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NEA President says misuse of standardized tests must stop

High-stakes decisions based on bad tests hurt students and educators


WASHINGTON - January 06, 2012 -

No Child Left Behind (NCLB) has been a major factor in the proliferation of poor quality standardized tests.  As we celebrate the 10th anniversary of the flawed legislation and as Congress prepares to reauthorize the law, NEA is urging careful consideration of the fact that these tests are being used to make high-stakes decisions about students' and teachers' futures and have corrupted the pursuit of improving real learning and effective teaching.

“When we use shoddy, fill-in-the bubble tests as the basis for an accountability system — tests that frequently aren't aligned with what's being taught in classrooms — so-called accountability systems lose all credibility,” said NEA President Dennis Van Roekel. “It doesn’t make sense to students, educators, parents, or credible testing experts, and now they’re fighting back.”

“Well-designed assessment systems do have a critical role in student success. We should use assessments to help students evaluate their own strengths and needs, and help teachers improve their practice and provide extra help to the students who need it.”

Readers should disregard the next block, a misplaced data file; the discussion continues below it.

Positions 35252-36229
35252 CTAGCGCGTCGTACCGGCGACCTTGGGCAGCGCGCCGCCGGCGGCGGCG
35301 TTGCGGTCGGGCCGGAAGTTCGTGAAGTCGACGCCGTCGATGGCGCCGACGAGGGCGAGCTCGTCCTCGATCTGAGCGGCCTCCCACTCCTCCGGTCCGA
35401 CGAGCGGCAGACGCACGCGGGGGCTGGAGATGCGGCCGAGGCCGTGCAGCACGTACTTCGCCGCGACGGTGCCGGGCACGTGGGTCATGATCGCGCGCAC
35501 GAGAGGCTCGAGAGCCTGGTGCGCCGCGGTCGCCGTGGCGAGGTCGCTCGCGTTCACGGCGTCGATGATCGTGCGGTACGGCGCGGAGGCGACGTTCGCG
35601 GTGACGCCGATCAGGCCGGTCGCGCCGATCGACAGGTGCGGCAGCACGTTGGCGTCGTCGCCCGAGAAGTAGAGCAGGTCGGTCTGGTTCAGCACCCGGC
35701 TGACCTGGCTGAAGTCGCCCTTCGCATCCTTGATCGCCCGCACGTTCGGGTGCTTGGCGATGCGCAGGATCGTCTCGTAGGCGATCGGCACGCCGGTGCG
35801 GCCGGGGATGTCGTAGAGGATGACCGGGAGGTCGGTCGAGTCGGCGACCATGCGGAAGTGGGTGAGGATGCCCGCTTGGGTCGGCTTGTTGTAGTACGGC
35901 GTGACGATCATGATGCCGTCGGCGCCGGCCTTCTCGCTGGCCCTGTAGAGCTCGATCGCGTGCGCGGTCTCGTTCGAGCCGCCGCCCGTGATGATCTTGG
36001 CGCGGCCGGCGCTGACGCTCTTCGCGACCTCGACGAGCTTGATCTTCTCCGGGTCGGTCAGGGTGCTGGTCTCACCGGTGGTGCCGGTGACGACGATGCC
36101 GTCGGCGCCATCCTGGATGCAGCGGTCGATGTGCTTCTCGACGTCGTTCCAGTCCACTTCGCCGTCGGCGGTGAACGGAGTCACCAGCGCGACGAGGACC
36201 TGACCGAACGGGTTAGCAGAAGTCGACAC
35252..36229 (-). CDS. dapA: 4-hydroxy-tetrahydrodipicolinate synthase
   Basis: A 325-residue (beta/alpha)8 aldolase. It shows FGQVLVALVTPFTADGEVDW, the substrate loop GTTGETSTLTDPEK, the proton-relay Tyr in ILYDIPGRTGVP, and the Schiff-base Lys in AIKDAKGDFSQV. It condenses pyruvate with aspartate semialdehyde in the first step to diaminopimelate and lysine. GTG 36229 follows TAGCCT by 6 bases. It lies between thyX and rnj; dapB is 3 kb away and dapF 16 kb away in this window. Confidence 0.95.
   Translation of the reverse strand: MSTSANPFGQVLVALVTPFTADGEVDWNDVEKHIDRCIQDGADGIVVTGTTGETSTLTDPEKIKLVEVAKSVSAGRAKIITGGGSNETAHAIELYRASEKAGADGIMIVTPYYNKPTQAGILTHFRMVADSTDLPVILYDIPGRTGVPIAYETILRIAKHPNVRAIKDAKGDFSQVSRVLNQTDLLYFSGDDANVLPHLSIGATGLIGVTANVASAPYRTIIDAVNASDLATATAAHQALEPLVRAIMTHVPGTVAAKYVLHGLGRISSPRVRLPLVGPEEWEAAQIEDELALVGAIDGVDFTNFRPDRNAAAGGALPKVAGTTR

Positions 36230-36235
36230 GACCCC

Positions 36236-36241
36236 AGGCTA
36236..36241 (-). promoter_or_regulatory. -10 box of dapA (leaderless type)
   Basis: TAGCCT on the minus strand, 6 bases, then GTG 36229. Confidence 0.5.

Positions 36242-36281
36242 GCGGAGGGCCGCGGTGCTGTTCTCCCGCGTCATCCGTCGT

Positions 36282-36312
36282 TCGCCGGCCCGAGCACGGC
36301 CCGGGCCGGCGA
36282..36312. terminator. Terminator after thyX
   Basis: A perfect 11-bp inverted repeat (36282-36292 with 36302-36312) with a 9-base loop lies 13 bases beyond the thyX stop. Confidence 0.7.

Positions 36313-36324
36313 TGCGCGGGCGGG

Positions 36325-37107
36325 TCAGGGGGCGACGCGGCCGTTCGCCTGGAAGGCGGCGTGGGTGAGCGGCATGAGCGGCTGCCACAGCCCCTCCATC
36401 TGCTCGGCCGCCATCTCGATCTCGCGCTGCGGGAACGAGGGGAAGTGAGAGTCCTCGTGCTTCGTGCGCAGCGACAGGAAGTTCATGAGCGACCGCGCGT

As Congress continues to consider the  reauthorization of  the Elementary and Secondary Education Act (ESEA) and as state legislatures prepare to consider more education legislation this year, Van Roekel emphasized that NEA “remains hopeful that policy makers will wake up from the standardized test craze” and change policies to reflect what research has consistently shown: no single measure of either student learning or teacher performance can ever be the sole determinant of success or failure. Van Roekel stressed that we need robust assessment systems, designed to help all students —systems that make sense to students, parents, educators, and communities.

“High-stakes standardized tests that are used to punish students, teachers and schools, make testing companies more money, but they don’t make students any smarter.  Only good teaching, good parenting and good study habits will help ensure student success,” said Van Roekel.

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The National Education Association is the nation’s largest professional employee organization, representing more than 3 million elementary and secondary teachers, higher education faculty, education support professionals, school administrators, retired educators and students preparing to become teachers.

CONTACT: Sara Robertson  (202) 822-7823, srobertson@nea.org